When I pushed out both my babies, it felt right that it took 3ish hours and wrung me out till there was nothing left, not a drop. I slumped into a sweaty exhausted heap in between each push, eyes rolling back, mouth slack, muscles spent.
I have no judgements of women who chose early pain management in labor but it's not what I wanted. I wanted a drug-free, vaginal delivery. I knew there would be screaming, blood, inhuman levels of pain and exertion.
I wanted that. I wanted to feel it all. I wanted to labor.
I wanted to start my babies lives without drugs in their system. I wanted to feel connected to women throughout the centuries who have done this incredible, goddess-like thing. But also, there was a tiny part of me that wanted to push through something like punishment. To emerge from a difficult trial victorious. To prove to myself that I could do it. If I could handle it, I could handle anything.
If I could do it, I deserved to be a mother.
I've thought often that labor and delivery was my version of doing a marathon. A trial of will, spirit and flesh. Due to injuries to my feet and knees from dancing (not to mention a pesky, passionate hatred of running), I could never do a marathon. Never.
But I could labor.
I do feel like I proved something to myself, especially with E's delivery. I felt triumphant and the glow of her birth lasted for a long, long time.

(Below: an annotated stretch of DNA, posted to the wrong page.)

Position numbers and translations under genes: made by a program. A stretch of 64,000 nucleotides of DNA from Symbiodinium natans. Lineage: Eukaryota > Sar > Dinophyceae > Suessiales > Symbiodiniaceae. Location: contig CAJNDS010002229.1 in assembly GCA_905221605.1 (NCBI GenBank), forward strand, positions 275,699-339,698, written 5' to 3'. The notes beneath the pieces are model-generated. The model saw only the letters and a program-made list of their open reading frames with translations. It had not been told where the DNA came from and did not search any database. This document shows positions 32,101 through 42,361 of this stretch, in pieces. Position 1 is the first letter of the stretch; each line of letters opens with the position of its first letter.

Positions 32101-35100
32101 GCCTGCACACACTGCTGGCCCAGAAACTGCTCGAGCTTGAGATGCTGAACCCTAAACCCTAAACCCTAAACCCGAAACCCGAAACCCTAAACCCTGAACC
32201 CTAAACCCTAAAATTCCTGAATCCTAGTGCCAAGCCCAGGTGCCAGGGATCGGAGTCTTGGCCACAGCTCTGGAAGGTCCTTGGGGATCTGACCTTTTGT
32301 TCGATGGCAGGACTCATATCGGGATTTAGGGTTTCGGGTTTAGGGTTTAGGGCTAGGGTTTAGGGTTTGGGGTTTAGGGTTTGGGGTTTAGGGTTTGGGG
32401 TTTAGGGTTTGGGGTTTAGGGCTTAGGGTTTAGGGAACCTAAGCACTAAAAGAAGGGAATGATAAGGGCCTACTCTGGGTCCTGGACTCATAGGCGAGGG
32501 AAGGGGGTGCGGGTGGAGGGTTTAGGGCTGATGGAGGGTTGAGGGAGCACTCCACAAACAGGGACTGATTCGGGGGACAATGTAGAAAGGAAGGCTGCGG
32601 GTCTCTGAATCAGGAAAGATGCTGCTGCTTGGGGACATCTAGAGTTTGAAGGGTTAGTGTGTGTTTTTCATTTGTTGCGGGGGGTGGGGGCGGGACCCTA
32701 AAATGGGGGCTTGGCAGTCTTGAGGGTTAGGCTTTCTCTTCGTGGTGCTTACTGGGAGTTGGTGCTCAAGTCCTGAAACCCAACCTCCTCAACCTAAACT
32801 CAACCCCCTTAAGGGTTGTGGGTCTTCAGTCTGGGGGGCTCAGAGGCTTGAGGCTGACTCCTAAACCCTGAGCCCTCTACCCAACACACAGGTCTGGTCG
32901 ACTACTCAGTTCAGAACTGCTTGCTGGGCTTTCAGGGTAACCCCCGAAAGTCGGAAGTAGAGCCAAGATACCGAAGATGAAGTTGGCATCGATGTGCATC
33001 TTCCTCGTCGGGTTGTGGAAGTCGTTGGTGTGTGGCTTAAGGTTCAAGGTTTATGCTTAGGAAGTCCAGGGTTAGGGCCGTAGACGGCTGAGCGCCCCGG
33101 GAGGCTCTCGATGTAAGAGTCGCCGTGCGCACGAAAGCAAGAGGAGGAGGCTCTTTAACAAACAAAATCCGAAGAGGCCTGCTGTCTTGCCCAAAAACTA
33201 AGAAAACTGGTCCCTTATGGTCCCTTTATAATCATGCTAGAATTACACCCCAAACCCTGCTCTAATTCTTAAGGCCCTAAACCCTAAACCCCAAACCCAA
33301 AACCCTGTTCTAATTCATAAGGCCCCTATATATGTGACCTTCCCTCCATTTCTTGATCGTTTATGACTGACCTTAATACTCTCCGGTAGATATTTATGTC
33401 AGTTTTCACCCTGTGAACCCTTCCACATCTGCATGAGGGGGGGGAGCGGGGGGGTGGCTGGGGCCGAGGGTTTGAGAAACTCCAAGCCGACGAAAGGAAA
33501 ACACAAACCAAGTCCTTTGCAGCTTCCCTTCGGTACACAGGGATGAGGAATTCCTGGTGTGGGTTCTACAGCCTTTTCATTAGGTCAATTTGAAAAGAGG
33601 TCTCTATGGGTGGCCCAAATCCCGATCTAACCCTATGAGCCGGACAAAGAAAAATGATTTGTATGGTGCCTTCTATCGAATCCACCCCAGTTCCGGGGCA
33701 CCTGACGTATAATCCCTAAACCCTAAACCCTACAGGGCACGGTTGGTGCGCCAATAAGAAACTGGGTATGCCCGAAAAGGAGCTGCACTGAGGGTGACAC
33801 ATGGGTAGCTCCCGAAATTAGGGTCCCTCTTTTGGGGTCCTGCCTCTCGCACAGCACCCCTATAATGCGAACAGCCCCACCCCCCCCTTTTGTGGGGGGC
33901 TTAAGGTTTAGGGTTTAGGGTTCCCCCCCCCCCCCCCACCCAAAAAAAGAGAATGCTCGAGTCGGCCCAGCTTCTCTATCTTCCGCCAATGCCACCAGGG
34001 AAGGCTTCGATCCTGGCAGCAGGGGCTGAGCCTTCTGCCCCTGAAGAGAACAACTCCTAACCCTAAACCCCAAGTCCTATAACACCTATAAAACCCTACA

The daily labor of being a mother is something else entirely. It can be grinding, exhausting, thankless. There is no cataclysmic moment at the end where flesh opens, people cheer and you clutch a brand new person to your breast. There is just another day of more labor. Another night of unknown amounts of sleep. There is no end.
(*Here's where you all start composing your kind, concerned comments - have you considered psychotherapy? how about anti-depressants? - in your head*)
I find the suffering from lack of sleep that is currently my labor to be one of the more difficult in motherhood. To lay my head down at night (and again, repeatedly, in the wee hours of the morning) and have NO IDEA how long I will be able to sleep is so unsettling, so miserable, it defies my usual simple solutions for sanity and mental health (Get more exercise! Try a little deep breathing! Have a piece of dark chocolate!)
After an impressive start with long stretches of uninterrupted sleep as an infant, E's sleep has been a mess for .... a month? Three?
(I broke her, didn't I?)
About twice a week, E sleeps for 11 hours without a peep. Hurrah! She is cured! Whatever I did today I will make myself insane by trying to completely replicate in its entirety tomorrow!
About twice a week, E wakes once or twice and falls back asleep with a little paci help or maybe one rocking session. Fine. Just. Fine.
About twice a week, E wakes every 1.5 - 2 hours and insists on being held and nursed indefinitely. O. M. G. I WILL NOT SURVIVE THIS. On these nights, I emerge not victorious, not triumphant, but spent, exhausted, confused. I cannot find this trial of body and mind and spirit to be a great test of my will, a proof of my power as a woman. I find it only crushing, draining, dispiriting.
(Any other synonyms left in that thesaurus?)
It helps just a little that I am not alone. That I am once again connected to the centuries of women, of mothers, who've come before me.
And those -you -who walk beside me.